As I mentioned, many of us are unaware of these habits. First they become a comfortable part of our routine, and then they become ingrained in our routine. Developing bad trading habits are dangerous, as they will make us vulnerable to mistakes.
Because we like to avoid mistakes when trading, I asked chat room members to chime in on three more bad trading habits that can hinder your performance. They are:
4: Holding positions too long
We all want to make the maximum amount possible on a trade. “Buy low, sell high” has been hammered into our minds, but unfortunately that happens far less than we’d like. Additionally, if you’re in that mindset, it means you’re telling the market what you want it to do. Bad move.
Holding positions far too long happens all the time, whether it’s a gain or a loss. Instead, look at a stock or option in context. How far has that trade come? Take some or all of it off the table, and don’t follow the crowd. Know your own risk threshold and make decisions accordingly.
5: Being greedy
As option traders, we are often tempted to keep going. You have a nice gain on a trade and are ready to take profits, but then you decide to stay on the train. You roll up higher or to a longer strike – and then that trade goes in the hole. Take profits when you can, then take a break and wait for a new entry point. Charts are extremely helpful here – they’ll tell you what to do.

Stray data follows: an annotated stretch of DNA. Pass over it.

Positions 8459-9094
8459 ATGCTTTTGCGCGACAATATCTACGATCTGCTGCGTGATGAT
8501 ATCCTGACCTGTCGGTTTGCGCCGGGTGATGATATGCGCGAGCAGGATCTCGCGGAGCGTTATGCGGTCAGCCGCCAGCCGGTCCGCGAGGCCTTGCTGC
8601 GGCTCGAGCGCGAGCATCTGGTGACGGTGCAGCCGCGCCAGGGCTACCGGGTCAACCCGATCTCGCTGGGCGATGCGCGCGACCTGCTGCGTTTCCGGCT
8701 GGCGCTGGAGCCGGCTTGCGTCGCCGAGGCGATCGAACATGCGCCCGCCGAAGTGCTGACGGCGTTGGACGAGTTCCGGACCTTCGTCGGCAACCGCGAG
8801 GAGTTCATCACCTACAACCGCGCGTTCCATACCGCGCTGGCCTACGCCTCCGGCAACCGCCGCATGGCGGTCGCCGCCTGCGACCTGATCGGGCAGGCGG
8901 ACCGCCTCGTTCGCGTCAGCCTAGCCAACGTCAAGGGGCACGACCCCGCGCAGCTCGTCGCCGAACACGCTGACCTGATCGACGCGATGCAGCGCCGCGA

6: Making “boredom trades”
Do you feel like you have to trade all the time? Do you get bored and fire off a trade “just because”? Stop.
I have seen more people get chopped up in this markets than I care to admit, and often it is because they were bored and needed to trade. It is incredibly important to be patient as a trader. Wait for the right setup and execute on that trade to the best of your ability.
If you’re bored, go outside and take a walk. Run errands. Hit the gym. Meet a friend for coffee. You’ll come back refreshed and focused.
There are many other bad trading habits out there; these are the ones I happen to see most often. Identify the ones that affect your performance, figure out what it takes to change and do it!
Copyright: andreypopov / 123RF Stock Photo